Just Falafel: Famed Falafel Specialist Takes on Cairo
6AM - 12AM -
Ahmed El Dahan
Even in its various gourmet froms across restaurants in Cairo, falafel – or taameya as its locally known – is an everyman delicacy in Egypt. Legume allergies aside, not one person that has stepped foot on Egyptian ground hasn’t enjoyed at least one falafel sandwich. With such popularity and unshakeable reputation as an epitome of local Egyptian food, it’s unsurprising that local restaurants celebrate the stuff so enthusiastically.
Established in UAE in 2007, Just Falafel is a franchise that strives to twist your average falafel meal. Alongside three branches in Egypt, Just Falafal can also be found in Turkey, Oman, Jordan, Lebanon and even in the UK.
Un-missable with its trademark green exterior, the fast food restaurant’s Mohandiseen branch is set over two floors. The downstairs area is reserved for the large ordering counter, whilst upstairs we found ourselves in a conventional seating area overlooking Gameat El Dowal Street.
The menu features a variety of exotic falafel sandwiches such as the Mexican (13LE), made of falafel, cheddar cheese, lettuce, pickles and tomato salsa wrapped in tortilla bread or the Italian (12LE); taameya with mozzarella cheese, tomatoes, cumin and pesto mayo in between a loaf of ciabatta oregano bread. For an extra 3LE, there’s the option of having falafel baked as opposed to fried.
The restaurant also offers a few sides such as falafel bites (8LE), spiced potato wedges (9LE) or Just Falafel hummus (9LE) with herbs and jalapeno. Dips such as red chili paste, cocktail sauce and pesto mayo are also available (4LE/each).
We ordered a tortilla wrap of Japanese baked falafel (16LE) and a fried Indian falafel in brown bread (15LE). To add some extra flavour, we ordered tubs of pest -mayo and Indian dip. Due to our baking request for the Japanese falafel, our order took a little longer to prepare than usual; both sandwiches were served on plastic trays, neatly wrapped and clearly labelled with stickers.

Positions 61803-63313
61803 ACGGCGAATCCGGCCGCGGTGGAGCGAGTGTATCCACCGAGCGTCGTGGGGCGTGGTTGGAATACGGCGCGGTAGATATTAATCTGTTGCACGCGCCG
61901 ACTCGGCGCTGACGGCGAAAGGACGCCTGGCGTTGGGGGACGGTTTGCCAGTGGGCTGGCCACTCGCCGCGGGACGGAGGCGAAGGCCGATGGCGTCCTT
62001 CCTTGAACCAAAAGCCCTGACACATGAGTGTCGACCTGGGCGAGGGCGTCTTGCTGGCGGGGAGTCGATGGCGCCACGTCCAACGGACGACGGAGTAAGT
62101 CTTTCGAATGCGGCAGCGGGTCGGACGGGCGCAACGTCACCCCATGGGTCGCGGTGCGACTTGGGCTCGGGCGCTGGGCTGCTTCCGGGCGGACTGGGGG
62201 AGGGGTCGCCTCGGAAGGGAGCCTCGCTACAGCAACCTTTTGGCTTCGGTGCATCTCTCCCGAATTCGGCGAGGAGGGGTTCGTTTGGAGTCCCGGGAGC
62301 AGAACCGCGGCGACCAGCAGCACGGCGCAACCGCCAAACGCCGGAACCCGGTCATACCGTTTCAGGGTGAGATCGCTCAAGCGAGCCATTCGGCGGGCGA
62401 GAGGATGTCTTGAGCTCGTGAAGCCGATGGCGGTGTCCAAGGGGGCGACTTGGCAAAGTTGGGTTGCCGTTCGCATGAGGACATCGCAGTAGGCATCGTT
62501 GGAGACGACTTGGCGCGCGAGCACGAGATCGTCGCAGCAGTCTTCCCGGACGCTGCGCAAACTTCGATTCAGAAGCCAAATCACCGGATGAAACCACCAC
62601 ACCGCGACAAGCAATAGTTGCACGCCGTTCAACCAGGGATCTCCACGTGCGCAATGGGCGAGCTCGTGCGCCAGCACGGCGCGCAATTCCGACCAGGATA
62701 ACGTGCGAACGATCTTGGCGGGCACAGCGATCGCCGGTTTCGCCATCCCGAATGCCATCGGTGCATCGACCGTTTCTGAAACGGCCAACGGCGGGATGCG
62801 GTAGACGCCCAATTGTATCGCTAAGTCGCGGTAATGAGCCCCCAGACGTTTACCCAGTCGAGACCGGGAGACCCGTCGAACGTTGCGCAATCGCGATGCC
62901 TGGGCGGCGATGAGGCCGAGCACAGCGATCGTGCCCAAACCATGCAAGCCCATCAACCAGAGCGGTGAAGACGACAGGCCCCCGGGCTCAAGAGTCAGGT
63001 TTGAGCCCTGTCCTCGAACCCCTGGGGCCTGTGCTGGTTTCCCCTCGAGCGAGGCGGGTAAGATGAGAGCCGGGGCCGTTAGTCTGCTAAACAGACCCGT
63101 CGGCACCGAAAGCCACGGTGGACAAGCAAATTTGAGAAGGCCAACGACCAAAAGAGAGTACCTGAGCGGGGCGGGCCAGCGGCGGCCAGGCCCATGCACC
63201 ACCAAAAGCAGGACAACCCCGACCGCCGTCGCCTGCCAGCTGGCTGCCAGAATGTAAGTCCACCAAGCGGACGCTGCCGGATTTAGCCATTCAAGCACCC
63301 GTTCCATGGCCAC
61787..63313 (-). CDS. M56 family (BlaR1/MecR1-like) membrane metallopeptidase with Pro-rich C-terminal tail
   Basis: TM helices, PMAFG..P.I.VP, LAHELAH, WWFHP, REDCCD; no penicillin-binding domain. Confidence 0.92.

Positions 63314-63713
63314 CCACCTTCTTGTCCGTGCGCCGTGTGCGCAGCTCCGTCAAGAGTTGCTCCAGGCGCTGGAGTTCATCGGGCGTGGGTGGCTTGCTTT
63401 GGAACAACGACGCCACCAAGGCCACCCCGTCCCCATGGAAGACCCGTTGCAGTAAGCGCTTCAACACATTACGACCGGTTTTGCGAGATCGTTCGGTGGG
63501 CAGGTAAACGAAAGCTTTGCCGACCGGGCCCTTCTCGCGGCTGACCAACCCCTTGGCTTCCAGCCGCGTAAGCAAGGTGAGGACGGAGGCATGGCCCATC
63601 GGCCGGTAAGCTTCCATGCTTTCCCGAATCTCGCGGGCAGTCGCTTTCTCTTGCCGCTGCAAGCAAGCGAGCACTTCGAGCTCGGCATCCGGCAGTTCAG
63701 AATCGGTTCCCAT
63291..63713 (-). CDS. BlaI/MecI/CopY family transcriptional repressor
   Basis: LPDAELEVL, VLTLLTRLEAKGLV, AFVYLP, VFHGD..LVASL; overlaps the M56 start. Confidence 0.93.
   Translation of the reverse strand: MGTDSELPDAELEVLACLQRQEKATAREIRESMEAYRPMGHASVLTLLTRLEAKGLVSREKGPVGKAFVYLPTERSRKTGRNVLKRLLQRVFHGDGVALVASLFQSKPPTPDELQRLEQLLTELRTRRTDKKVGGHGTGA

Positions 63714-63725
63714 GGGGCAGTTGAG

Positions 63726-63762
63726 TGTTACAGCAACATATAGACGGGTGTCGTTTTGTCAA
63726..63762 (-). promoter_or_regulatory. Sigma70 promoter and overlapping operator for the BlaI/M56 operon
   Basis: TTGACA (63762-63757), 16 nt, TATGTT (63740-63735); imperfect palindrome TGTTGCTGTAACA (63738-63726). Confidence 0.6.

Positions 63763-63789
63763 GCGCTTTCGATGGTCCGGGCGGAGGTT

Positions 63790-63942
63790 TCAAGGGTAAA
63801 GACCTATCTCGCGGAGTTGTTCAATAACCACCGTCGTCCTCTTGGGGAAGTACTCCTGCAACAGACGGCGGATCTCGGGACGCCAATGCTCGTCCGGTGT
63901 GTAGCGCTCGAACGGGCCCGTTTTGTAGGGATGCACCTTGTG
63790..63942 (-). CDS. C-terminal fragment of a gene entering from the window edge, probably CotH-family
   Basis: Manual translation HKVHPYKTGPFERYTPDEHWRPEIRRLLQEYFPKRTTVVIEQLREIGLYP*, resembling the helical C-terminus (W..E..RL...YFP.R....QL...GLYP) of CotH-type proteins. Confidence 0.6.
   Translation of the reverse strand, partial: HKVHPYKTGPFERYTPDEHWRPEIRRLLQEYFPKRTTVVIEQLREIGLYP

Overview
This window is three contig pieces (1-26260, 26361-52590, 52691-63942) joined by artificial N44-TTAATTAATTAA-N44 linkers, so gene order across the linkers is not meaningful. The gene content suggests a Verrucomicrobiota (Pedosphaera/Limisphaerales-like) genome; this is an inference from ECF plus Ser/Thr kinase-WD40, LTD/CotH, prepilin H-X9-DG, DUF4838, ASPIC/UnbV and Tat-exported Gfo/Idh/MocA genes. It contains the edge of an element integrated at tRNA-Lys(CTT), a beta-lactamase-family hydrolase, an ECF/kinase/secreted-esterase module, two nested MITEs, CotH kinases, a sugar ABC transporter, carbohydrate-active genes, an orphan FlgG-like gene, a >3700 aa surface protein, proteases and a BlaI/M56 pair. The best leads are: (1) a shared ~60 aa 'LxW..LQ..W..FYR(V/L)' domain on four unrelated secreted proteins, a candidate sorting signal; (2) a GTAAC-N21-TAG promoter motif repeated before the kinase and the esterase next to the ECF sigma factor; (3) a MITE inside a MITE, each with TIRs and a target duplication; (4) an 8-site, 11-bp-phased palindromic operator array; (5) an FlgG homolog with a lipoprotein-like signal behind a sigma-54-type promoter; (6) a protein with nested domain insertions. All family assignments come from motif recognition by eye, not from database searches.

Unfortunately however, nothing tasted as good as it looked.
The pesto-mayo dip featured only a sprinkle of pesto which left it tasting like plain mayo, whereas we found the Indian dip to be much too strong, spicy and unappetising. Unfortunately, aside from vegetables, the Indian dip was one of the key ingredients in the Indian sandwich which overwhelmed all of the other flavours. The Japanese wrap, on the other hand, was accompanied with a peculiar mix of fresh avocados, lettuce, tomatoes, sesame seeds, ginger and a Japanese mayonnaise. While one can only applaud creativity in food, there was an ingredient overload; the Frankenstein creation just didn’t sit well, with even the textural mish-mish made it difficult to eat, enjoy or discern any flavours.
While praise must be given to the company for adding a refreshing twist to a food that has remained unchanged for generations in Cairo, at the end of the day, patrons are looking for flavour more than concepts.